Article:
ICT4S 2020 WORKSHOPS (DEADLINES EXTENDED)
We invite workshop proposals of traditional or unconventional formats for evening, half-day or full-day workshops. Workshops are to be held on Monday, June 22, and Friday, June 26, 2020. Other slots during the main conference period may also be available.
The workshops at ICT4S 2020 look to facilitate the exchange of new ideas and directions in all areas related to sustainability and digital technology. A variety of formats are welcome and will be considered, ranging from traditional research paper presentations to interactive and participatory sessions. Given the urgency of the climate crisis we invite proposals that cover controversial viewpoints, national and global public policy interventions, emerging technology drivers or transformative ideas aimed at changing basic assumptions.
At ICT4S 2020 we are facilitating two kinds of workshop:
- 1) Formal Workshops - workshops looking to establish annual gatherings and publish proceedings associated to topics covered by ICT4S. These workshops will include a full peer review process for workshop submissions (facilitated by the workshop organisers). Position papers submitted to the workshop will be published in adjunct proceedings of the ICT4S proceedings.
- 2) Community Workshops - workshops for community building and passionate discussion in emerging topics relating to ICT4S. These workshops may also draw in a wider audience and we welcome proposals from community, business and local government that might help start a dialogue to develop solutions.
Details of what should be addressed in the proposal are as follows:
Formal workshop proposals should be between 4-6 pages long and include:
Community workshop proposals should be between 2-4 pages long and include:
Submissions to formal workshops should follow these templates for their inclusion in the ICT4S2020 programme.
Community workshop proposals should follow the structure outlined above and be submitted in word or pdf format
Potential Topics of Interest
Possible workshop topics include (but are not limited to) sustainability and ICT in the context of the following:
All workshops will be provided with resources (pens, paper, flip charts, markers), WIFI, projector/screen, a room at the University of Bristol, and catering (tea/coffee break, lunch).
Workshop organisers might wish to organise evening meals with their attendees.
Formal workshop organisers are expected to set up and manage their own submission and review processes.
Formal workshop organisers are expected to engage with the papers chairs (EMAIL) when preparing the camera ready submissions.
Formal Workshops: March 6, 2020
Formal Workshops Decision Notification: March 16, 2020
Camera Ready Deadline for workshop submissions: May 15, 2020
Community Workshops: April 1, 2020 (Please contact the community chairs if you require flexibility in this deadline)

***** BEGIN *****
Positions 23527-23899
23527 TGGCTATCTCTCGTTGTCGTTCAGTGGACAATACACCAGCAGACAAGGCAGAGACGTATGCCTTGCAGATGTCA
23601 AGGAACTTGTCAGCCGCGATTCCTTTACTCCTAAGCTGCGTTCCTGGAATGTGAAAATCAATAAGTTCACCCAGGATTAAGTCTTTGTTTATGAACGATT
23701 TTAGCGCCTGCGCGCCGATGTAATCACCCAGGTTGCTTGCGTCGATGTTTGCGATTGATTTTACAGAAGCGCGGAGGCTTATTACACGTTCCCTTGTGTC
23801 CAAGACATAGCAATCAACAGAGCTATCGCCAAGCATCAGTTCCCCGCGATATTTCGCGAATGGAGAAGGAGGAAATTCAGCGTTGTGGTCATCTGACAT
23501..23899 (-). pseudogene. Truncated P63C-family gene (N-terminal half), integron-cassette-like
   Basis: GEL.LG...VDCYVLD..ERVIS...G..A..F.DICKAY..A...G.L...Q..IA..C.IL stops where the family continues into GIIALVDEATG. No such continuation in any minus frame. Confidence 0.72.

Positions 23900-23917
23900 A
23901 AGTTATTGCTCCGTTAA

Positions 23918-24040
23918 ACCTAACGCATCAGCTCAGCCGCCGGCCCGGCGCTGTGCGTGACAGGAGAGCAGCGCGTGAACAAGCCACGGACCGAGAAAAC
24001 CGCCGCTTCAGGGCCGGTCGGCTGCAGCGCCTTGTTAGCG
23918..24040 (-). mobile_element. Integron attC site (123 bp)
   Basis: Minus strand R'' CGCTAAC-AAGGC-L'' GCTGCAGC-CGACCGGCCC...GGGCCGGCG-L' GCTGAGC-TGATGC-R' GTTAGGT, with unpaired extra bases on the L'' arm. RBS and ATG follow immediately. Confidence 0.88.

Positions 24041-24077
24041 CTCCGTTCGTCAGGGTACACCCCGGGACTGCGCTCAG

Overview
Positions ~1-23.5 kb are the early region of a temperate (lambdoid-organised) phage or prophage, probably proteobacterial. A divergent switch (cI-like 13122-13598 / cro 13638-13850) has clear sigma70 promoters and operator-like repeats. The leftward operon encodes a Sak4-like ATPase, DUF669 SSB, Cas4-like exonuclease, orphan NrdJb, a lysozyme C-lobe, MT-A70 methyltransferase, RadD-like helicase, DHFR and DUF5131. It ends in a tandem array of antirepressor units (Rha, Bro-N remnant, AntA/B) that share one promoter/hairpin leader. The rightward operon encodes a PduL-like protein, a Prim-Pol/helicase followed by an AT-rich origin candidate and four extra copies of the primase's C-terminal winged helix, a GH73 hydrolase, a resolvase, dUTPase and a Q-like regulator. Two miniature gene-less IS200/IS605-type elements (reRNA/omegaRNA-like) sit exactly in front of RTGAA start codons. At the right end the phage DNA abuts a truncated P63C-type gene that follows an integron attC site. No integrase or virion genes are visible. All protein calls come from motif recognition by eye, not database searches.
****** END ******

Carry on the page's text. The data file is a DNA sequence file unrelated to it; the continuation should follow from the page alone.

Community Workshops Decision Notification: April 8, 2020
Workshop chair contact and submissions: firstname.lastname@example.org
First point of contact for non-academic community submissions: email@example.com
Workshop chairs: Oliver Bates, Lancaster University, UK firstname.lastname@example.org
Colin C. Venters, University of Huddersfield, UK email@example.com
Caroline Bird, University of Bristol, UK firstname.lastname@example.org
Johanna Pohl, TU Berlin, Germany email@example.com
Calls for papers
Second Workshop on Digitally Enabled Sharing and Sustainability (DESS)
Topic and goal
The digital transition of society has changed sharing practices and scaled them up to become a new phenomenon: the digitally enabled sharing economy or the “digital sharing economy” (DSE) for short. As a prominent enabler of change in consumption patterns, the DSE has allowed people to collaborate in providing and receiving services in their peer networks.
Participating in the DSE is becoming increasingly interesting and more effective in the eyes of its users. The effects of this new trend, however, may be positive or negative from a sustainability perspective. The DSE can optimize the consumption and utilization of available products while improving connectedness for social collaboration. Nevertheless, it has raised concerns about the 'rebound effects' caused by the savings obtained from sharing systems and also about the social status of its participants, including fairness and working conditions, and other social and economic issues.
This workshop is planned to raise critical questions and discussions about the potential and actual impacts of the digital sharing economy on sustainability with the primary aim to help such impacts be identified, understood, and dealt with. This can be achieved by addressing the following (or related) questions:
This workshop aims to initiate motivating discussions and lightening talks among interested people from academia, including PhD students, participants from industry, and anyone who has an interest in the topic.
Registration and submissions